Thursday, February 1, 2018

allegory! With Aronofsky

"mother!" is a far more enjoyable film to take apart and analyze than it is to watch. To a degree, the same can be said of all Darren Aronofsky films, since he's very fond of bombarding his audience with extremely intense, uncomfortable, anxiety-inducing images and sounds. I can't say that there are any Aronofsky films I've enjoyed watching, though his facility at creating these very tactile, visceral nightmare worlds has always been impressive. So I can certainly appreciate the hell out of his work, even if the thought of revisiting most of his films makes me automatically cringe.

And so it is with "mother!" which is presented as a story where nothing is really real from the start, but it's told with enough skill that many important aspects of it still ping as genuine. Jennifer Lawrence plays an young woman who is in a relationship with an older man played by Javier Bardem. The man is writer, suffering a creative block, and the couple has retreated to a beautiful, isolated house that the woman has poured her energies into restoring. Everything is lovely, until uninvited guests come to call, sparking violence, destruction, and ruin. None of the characters in the film have names, though the credits provide some interesting descriptors, and their universe operates by largely by dream logic.

The experiences of the couple are obviously meant to represent other events, and specific characters are stand-ins for more amorphous figures, ideas, and concepts. Aronofsky has already acknowledged the most obvious readings that connect "mother!" to various mythological, literary, and historical narratives. However, it's also fun to speculate that the story might be a meta-commentary on Aronofsky's own relationships and dealings with fame, or to read it as a feminist or environmentalist statement. "mother!" clearly wants its audience to actively interpret it, constantly pointing out the unreality of its universe and including obvious symbolism and wildly exaggerated behavior. There's no subtlety here whatsoever.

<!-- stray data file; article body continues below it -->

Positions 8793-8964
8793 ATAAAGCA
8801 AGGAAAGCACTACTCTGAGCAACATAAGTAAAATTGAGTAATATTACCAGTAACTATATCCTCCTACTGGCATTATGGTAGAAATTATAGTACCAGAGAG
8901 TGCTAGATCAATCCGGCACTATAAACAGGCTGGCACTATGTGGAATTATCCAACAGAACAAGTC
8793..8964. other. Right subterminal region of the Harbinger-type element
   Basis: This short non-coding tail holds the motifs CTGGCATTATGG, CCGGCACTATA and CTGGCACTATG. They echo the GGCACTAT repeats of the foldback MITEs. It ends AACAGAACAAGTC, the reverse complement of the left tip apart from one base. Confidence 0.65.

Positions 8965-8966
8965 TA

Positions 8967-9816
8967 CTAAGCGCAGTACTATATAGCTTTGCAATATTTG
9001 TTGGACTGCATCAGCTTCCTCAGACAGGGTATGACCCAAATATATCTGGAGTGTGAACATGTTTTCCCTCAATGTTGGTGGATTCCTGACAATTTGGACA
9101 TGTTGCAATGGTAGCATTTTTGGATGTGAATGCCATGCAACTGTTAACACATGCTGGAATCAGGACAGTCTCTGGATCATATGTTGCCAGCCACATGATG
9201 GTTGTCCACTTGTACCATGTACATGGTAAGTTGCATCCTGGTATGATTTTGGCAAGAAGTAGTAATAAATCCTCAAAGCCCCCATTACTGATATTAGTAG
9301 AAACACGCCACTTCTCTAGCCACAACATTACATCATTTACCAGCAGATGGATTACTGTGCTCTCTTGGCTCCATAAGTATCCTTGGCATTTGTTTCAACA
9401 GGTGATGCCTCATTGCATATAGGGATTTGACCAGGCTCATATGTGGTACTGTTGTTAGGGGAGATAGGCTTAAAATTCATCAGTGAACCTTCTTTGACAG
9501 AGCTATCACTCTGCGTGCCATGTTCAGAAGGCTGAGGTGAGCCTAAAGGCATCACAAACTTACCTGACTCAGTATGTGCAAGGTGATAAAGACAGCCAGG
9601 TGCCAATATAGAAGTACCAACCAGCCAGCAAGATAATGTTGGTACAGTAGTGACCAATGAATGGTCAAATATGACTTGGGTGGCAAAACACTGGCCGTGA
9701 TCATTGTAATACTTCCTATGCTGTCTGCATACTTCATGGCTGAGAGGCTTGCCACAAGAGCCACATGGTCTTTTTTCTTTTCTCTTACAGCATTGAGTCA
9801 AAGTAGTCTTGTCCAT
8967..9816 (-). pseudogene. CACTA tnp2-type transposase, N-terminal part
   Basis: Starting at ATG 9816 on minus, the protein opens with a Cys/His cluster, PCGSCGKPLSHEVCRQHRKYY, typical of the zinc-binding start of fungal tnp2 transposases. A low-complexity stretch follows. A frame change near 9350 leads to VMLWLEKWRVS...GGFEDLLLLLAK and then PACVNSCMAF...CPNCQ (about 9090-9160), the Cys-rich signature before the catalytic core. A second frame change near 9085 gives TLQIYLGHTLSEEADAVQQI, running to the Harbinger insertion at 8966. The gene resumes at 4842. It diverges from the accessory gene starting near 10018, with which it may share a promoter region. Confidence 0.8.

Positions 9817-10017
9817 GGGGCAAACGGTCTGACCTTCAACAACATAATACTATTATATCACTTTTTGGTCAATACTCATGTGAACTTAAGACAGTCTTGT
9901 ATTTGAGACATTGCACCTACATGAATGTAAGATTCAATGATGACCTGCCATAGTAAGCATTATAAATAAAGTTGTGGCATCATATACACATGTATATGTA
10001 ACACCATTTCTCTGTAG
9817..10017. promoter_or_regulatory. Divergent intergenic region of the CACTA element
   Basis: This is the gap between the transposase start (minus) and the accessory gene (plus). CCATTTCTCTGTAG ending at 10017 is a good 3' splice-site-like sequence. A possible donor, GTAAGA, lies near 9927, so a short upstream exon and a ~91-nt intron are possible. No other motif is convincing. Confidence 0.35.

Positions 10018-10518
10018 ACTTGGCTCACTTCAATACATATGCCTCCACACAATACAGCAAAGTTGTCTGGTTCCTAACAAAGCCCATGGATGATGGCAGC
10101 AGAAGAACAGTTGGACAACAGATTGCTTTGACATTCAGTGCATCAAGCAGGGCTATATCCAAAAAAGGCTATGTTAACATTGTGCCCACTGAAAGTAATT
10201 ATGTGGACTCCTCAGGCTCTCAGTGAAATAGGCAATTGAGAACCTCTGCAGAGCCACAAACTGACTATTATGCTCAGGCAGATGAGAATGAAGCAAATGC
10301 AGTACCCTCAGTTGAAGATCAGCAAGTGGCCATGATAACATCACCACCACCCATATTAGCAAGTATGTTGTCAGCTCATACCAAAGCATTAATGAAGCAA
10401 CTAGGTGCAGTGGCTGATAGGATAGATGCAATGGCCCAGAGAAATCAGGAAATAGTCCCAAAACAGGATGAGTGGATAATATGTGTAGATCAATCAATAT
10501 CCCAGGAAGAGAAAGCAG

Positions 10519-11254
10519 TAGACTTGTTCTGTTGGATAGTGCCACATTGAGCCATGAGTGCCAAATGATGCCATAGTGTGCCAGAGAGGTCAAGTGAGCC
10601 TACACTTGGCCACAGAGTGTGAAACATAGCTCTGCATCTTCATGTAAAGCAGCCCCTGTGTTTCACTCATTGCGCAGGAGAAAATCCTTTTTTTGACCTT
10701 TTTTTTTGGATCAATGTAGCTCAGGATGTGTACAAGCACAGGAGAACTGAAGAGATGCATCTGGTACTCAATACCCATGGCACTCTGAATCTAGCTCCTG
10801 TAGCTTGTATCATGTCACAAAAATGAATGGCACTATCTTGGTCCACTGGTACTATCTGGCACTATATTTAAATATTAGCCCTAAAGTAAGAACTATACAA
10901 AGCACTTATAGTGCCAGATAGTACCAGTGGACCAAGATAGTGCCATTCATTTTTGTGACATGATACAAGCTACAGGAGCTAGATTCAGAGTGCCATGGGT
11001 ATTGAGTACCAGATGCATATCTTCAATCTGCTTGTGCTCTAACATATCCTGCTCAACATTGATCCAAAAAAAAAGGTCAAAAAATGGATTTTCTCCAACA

But does the film itself work as a narrative? Mostly, yes. I've heard some complaints that the marketing erroneously tried to sell this as a horror film instead of the art film it is, but I thought "mother!" functioned very much like a thriller in many respects. It may be one of the toughest Aronofsky films to watch, and considering the rest of his filmography, that's saying something. We start off with a little social anxiety and some microaggressions to set your teeth on edge, and things escalate from there to very uncomfortable extremes. Some images in the movie are among the most disturbing things that I've ever seen in a mainstream picture. Jennifer Lawrence's character is put through vile, traumatic ordeals more commonly found in Lars von Trier's oeuvre.

And it's largely thanks to Lawrence and Javier Bardem that "mother!" maintains enough of an emotional core to keep us invested in what's going on. Their characters may not be real, but their relationship feels genuine. Lawrence is playing against type as a soft-spoken, introverted young woman, trying to maintain some control over her house and her increasingly troubled relationship. It's easy to sympathize with her as she struggles to voice her concerns to a distracted partner, or to deflect prying questions from a rude guest. The vast majority of the movie is either showing us her POV, or keeps the camera very close to Lawrence's face so that we can see her expressions and reactions in detail. So as the emotional devastation compounds, the audience gets no relief from her distress.

Compared to Aronofsky's other films, "mother!" strikes me as one of the more self-indulgent pictures, but also one of the most daring and well-executed. I can't think of many other modern films that have been so blatant about wanting to shock and disturb an unsuspecting audience, and none that have used an actress as high profile as Jennifer Lawrence to do it. It's also unapologetically a weird art film, contains unusually graphic content, and manages to talk about all kinds of thorny subjects like religion and gender relations without actually talking about any of those things directly. There's some technically astounding stuff in the last act too.

So as much as I think some of its twists might be in bad taste, or that some of the metaphors are a little too on the nose, I came away from "mother!" just giddily impressed that Aronofsky had the audacity to make the film. A few moments of black humor and the performances aside, this is not a film I especially enjoyed watching. However, I absolutely recommend it to anyone with a strong stomach, because there's nothing else I've seen this year that remotely resembles "mother!" or displays the same kind of wonderfully mad, uncompromised ambition.

And I really do enjoy trying to figure out what it all means. From a distance.


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